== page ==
Fish… The Essence of Comedy

Honestly.  What could be less funny than fish?  They’re cold, soundless, and dead-eyed.  Wriggly metallic bars of meat.  Complete aliens to us air-breathers.  Plus, “Luca Brasi sleeps with the fishes.” And don’t get me started on sharks.  Brrrr.  No wonder H. P. Lovecraft had a gut-wrenching aversion to the little finny fiends.

Humanizing fish by giving them feminine names.

And yet fish have been a mainstay of comedy for as long as we’ve been scoopin’ them out of their watery homes.  They flop around in our boats, gasping for oxygen.  Hilarious!  Their bones get caught in a diner’s throat, causing him to choke.  Uproarious!  Some clown goes fly-fishing and catches a fishhook in his ass.  Side-splitting!  And best of all, fish work for scale!  (Nyuck-nyuck.)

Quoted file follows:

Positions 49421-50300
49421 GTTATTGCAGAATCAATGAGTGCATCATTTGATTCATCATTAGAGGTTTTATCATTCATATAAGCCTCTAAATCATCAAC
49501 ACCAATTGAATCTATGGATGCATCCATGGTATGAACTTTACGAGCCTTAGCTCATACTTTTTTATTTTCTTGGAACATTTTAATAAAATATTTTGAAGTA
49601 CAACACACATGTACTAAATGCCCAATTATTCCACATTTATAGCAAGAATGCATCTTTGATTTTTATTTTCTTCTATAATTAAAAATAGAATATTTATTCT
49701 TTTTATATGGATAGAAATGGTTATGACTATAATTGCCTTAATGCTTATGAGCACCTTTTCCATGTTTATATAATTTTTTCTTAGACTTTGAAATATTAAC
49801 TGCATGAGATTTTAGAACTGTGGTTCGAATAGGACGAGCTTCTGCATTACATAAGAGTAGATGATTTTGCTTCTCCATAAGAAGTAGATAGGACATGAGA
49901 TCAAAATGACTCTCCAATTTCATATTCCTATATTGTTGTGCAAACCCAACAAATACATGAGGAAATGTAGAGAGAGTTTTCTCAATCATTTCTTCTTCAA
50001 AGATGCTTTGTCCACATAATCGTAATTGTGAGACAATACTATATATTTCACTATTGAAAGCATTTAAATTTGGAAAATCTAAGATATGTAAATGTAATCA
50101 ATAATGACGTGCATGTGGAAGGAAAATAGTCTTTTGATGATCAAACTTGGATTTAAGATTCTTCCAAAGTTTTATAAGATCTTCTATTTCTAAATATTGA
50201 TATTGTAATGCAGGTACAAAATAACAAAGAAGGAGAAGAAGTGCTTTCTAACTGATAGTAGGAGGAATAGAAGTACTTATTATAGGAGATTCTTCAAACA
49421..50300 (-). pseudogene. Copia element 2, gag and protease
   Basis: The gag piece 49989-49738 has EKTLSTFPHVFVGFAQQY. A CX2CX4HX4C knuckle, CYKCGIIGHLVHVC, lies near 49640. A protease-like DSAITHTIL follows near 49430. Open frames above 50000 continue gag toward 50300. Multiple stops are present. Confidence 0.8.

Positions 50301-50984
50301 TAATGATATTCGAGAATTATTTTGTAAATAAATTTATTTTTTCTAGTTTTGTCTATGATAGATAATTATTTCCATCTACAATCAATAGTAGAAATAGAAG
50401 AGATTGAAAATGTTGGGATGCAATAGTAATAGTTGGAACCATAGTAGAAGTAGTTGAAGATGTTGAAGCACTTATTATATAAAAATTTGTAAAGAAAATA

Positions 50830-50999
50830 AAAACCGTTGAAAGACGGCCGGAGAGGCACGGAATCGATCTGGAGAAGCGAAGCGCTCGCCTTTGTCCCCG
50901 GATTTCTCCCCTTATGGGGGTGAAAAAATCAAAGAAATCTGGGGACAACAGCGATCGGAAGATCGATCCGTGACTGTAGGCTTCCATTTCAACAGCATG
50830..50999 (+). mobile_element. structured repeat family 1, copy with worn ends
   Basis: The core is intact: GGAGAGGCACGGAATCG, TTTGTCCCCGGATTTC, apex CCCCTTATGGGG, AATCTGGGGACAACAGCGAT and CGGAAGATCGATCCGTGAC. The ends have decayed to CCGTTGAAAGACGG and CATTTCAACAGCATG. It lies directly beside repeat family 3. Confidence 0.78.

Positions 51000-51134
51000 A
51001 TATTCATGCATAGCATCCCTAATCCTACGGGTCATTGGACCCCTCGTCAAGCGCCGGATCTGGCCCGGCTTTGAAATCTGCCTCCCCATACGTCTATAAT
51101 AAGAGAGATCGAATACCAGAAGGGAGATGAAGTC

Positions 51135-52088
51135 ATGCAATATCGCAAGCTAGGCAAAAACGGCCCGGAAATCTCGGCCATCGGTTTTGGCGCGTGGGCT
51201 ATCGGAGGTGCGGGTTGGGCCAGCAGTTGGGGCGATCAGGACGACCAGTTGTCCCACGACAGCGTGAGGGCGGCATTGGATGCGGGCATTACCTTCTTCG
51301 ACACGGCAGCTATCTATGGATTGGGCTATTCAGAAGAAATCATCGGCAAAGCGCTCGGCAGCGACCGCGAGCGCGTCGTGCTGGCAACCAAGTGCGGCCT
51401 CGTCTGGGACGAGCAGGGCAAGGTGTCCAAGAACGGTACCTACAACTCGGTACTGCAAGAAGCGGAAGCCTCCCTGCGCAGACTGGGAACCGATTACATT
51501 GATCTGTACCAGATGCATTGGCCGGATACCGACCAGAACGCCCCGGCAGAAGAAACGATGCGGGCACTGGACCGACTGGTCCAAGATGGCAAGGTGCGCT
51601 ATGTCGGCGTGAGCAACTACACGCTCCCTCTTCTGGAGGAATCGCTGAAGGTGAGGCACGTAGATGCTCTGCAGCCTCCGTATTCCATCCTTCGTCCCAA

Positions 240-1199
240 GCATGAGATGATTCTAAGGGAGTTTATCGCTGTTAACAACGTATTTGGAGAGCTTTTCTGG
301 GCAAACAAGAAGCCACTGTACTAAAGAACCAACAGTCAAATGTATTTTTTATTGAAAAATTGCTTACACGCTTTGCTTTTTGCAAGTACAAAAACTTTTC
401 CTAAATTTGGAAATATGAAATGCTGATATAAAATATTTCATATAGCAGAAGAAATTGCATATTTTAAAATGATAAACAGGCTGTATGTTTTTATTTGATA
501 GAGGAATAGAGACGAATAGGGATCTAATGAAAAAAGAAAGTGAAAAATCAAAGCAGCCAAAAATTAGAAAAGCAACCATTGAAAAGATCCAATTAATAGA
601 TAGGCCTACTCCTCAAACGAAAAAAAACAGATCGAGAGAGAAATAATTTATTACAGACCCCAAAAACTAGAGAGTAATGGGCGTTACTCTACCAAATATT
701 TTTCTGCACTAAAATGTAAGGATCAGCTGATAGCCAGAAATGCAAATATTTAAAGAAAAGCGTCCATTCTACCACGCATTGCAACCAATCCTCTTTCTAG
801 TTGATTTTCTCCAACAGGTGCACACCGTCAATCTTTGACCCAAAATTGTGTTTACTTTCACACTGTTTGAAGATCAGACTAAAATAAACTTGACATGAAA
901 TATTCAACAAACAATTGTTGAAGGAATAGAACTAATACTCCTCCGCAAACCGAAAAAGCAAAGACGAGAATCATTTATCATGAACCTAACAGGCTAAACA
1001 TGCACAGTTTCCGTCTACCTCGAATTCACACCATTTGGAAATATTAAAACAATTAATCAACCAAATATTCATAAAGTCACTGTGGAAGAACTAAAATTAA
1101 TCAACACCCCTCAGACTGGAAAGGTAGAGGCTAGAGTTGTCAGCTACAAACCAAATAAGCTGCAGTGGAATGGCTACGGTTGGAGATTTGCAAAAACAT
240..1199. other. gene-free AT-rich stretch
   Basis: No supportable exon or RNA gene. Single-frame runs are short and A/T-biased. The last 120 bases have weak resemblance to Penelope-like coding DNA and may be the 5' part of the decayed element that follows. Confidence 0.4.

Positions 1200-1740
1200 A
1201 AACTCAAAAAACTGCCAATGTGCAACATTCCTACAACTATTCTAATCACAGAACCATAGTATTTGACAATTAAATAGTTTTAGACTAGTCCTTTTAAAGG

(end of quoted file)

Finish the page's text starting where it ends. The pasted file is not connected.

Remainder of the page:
OK, so I can’t think of anything but pain gags right now, but that’s beside the point.  I’m primarily using fish as the springboard to today’s topic – Comedy.

Making Unpredictable Associations

Sell it, Dan!

I read once that gifted children can be identified by their ability to make associations that other kids don’t.  Here’s a brilliant example.  A group of children were asked to tell an examiner what the difference was between two underwater denizens:  a fish and a submarine.  The natural answer is, “A fish is alive and a submarine is not.”  However, when little Billy (named changed to protect the gifted) was asked  what the difference was, he responded: “You put tartar sauce on one and mayo on the other.”  Billy completely overstepped the underwater motif, and went straight to a food reference, finding a meaning for “sub” that was out of context.  Thus, his answer was startlingly clever and funny at the same time.